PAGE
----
Bikers Love the Beartooth All-American Road!
Motorcyclists are an amazingly hardy bunch. They ride in all kinds of weather, for miles and miles, taking a minimal amount of luggage with them, they don’t complain much, they’re as comfortable by themselves on the open road as they are with a pack of other bikers, and they aren’t generally shy about expressing their opinions… which is why we here in Buffalo Bill’s Cody/Yellowstone Country were thrilled to find out that members of the American Motorcyclist Association voted the Beartooth Highway northwest of Cody as their favorite road in America!
Nearly 100 roads were listed on the ballot, and American Motorcyclist magazine tallied the votes, publishing the top 15 roads in their April issue. Among the top roads were U.S. Highway 550, from Ouray to Durango, Colorado (#4 on the list); the Going to the Sun Road in Glacier National Park (#6); the Natchez Trace, from Natchez, Mississippi to Nashville, Tennessee (#11); and the Pacific Coast Highway, Highway 1 in California (#5).
So what makes the Beartooth Highway so popular? Well, it is one of the highest and most rugged areas in the lower 48, with 20 peaks reaching over 12,000 feet in elevation! The road itself is the highest-elevation highway in Wyoming at 10,947 feet, and because it straddles the state line, it’s also the highest road in Montana (10,350 feet). A section of the Beartooth Highway has been awarded the National Scenic Byways “All-American Road” status – it’s a 54 mile section of road beginning 8 miles south and east of Red Lodge, Montana and ending just east of Cooke City. It was first referred to as “the most beautiful drive in America” by Charles Kuralt, “On the Road” television correspondent.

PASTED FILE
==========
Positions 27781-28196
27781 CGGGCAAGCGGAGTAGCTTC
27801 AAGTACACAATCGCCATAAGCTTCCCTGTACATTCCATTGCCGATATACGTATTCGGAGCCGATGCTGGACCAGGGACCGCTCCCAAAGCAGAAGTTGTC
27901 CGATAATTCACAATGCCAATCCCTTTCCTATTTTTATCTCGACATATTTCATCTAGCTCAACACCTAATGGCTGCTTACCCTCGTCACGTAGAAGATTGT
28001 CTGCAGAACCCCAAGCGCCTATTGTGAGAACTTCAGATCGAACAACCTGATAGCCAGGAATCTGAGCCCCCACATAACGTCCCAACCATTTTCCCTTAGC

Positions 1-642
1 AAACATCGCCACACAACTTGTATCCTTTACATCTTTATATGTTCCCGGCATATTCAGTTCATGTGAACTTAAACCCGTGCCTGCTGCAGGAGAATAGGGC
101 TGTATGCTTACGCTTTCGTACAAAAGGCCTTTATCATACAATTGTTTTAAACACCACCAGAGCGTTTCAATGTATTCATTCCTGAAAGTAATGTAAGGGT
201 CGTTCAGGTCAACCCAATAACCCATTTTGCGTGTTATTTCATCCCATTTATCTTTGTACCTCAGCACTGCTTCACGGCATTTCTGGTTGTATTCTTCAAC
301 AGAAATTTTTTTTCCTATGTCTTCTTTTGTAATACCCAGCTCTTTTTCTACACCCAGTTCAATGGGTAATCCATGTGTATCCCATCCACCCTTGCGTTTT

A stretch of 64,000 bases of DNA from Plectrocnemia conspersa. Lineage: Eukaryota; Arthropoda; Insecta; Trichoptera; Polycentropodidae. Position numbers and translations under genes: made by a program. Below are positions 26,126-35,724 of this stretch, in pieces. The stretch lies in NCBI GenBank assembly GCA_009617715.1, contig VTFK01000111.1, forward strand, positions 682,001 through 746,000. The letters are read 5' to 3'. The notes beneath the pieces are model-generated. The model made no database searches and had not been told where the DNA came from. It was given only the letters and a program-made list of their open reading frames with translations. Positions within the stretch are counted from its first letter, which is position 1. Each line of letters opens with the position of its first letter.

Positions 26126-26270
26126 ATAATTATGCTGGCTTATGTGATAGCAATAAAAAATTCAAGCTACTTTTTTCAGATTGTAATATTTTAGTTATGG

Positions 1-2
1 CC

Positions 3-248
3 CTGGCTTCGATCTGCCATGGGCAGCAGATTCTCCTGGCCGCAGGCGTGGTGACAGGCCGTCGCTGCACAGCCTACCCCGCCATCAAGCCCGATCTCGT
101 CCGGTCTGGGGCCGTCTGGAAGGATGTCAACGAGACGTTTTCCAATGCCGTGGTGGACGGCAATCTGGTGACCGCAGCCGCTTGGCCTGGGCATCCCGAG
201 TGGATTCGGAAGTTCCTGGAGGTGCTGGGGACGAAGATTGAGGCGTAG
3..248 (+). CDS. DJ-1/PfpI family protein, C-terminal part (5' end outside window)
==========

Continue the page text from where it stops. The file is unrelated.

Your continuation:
I talked to Kim Capron, who’s the Project Coordinator for the organization “Friends of the Beartooth All-American Road.” Folks that she has talked to have told her that there are two main reasons they love to drive the Beartooth All-American Road:
1.) The Drama of the Drive. Because of its elevation, the Highway provides access to high mountain tundra, amazing wildlife, and spectacular scenic vistas. If you’re not a high-country backpacker, it’s hard for most of us to touch, see and smell and experience most of the out of the way wild places left in the world. The Beartooth Highway provides relatively easy access to spots like that. And let’s not forget the “switchback” section of the Beartooth Highway! Most folks she visits with love the excitement and challenge of actually driving the Road. The phrase “I drove the Beartooth Highway” is almost always said with a sense of pride!
2.) Visiting the gateway communities on the way to and from a Beartooth Highway visit. People just love to tell stories about their visits to Cooke City and Red Lodge, Montana, as well as Cody, Wyoming. Everyone has a favorite restaurant, downtown shop, attraction, or “watering hole” in every community – and of course, Kim always hears about how friendly the people are!
If you’re planning to travel the Beartooth Highway, on two wheels or four, be aware that the road is open to travelers seasonally from May to October. And if you want to know more about the highway and all there is to see and do, visit their website at www.beartoothhighway.com.
Until next time, I’ll be ridin’ high here in Buffalo Bill’s country!